Search Results

You are looking at 1 - 10 of 2,074 items for :

  • "pediatrics" x
  • All content x
Clear All
Full access

Berksu Curebal, Nazan Dalgic, and Banu Bayraktar

, Martino A , Bernardi S , Bernaschi P , : Multidrug-resistant Acinetobacter baumannii infection in children . BMJ Case Rep 2011 : bcr0220113807 , 2011 10.1136/bcr.02.2011.3807 3 Emiroglu M , Alkan G , Turk Dagi H : Tigecycline therapy in an infant for ventriculoperitoneal shunt meningitis . Pediatrics 139 : e20160963 , 2017 10.1542/peds.2016-0963 4 Fang YQ , Zhan RC , Jia W , Zhang BQ , Wang JJ : A case report of intraventricular tigecycline therapy for intracranial infection with extremely drug resistant Acinetobacter baumannii

Restricted access

Hormuzdiyar H. Dasenbrock, Timothy R. Smith, and Shenandoah Robinson

preoperative laboratory testing before pediatric neurosurgical operations? 2) What are the predictors of critical laboratory values in this patient population? 3) Can a predictive scale help identify which patients have the greatest odds of an abnormal laboratory value? Methods Data Source Data were extracted from the American College of Surgeons National Surgical Quality Improvement Program–Pediatrics (NSQIP-P, 2012–2014) registry. NSQIP-P is a prospective registry, where trained surgical reviewers collect data on more than 150 predefined variables, and patients are

Full access

Benjamin J. Kuo, Joao Ricardo N. Vissoci, Joseph R. Egger, Emily R. Smith, Gerald A. Grant, Michael M. Haglund, and Henry E. Rice

College of Surgeons (ACS) National Surgical Quality Improvement Program (NSQIP) has created landmark transformations in the ability to reliably predict risk-adjusted postoperative complications for adults. 4 , 6 Based on its success in the Veterans Affairs system and the private sector 7 to provide surgical quality benchmarks and inform QI interventions, the ACS has partnered with the American Pediatric Surgical Association to create a similar database platform for the pediatric population, the National Surgical Quality Improvement Program–Pediatrics (NSQIP-Peds). 3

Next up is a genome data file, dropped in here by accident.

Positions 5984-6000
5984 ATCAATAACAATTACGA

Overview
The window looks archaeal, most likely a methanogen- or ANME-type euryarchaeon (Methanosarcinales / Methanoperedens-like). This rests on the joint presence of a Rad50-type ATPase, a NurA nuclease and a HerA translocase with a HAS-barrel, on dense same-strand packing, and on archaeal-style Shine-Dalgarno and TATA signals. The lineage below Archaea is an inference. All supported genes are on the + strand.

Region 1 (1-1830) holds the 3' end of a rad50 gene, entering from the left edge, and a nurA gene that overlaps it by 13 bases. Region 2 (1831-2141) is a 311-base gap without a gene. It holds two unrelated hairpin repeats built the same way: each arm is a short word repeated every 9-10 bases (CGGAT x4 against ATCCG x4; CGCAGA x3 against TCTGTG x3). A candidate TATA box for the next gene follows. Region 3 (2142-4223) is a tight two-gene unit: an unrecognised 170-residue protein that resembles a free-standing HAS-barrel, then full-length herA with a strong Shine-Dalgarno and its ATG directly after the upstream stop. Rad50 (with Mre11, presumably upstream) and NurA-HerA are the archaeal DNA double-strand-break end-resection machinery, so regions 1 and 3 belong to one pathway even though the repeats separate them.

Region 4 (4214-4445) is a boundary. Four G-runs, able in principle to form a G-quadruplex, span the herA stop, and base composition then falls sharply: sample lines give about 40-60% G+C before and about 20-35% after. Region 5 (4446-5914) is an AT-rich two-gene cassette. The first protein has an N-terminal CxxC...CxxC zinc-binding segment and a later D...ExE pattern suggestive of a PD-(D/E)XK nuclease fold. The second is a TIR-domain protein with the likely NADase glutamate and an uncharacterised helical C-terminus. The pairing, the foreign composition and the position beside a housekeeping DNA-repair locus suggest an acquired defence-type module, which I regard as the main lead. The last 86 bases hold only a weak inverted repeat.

Restricted access

Raymond I. Haroun, Daniele Rigamonti, and Rafael J. Tamargo

. Involvement of the dominant hemisphere may result in an expressive aphasia. In the majority of patients, these deficits tend to resolve completely over weeks or months. Despite numerous reports in which the anatomical variations of this artery have been described, little has been written in the neurosurgical literature about the German physician who first described it. Academic Achievements In 1876, when Heubner was appointed director of the district outpatient clinic in Leipzig, his interest in pediatrics increased as a result of a disproportionate pediatric patient

Restricted access

Joseph H. Piatt Jr.

T he National Surgical Quality Improvement Program-Pediatrics (NSQIP-P; http://www.pediatric.acsnsqip.org/about.jsp ) is a prospective project organized by the American College of Surgeons in collaboration with the American Pediatric Surgical Association. 6 Participating hospitals employ dedicated medical record analysts who abstract randomly selected surgical charts for a large number of demographic and clinical variables. The NSQIP-P calculates rates of adverse events—such as surgical site infection, transfusion, or readmission within 30 days—for each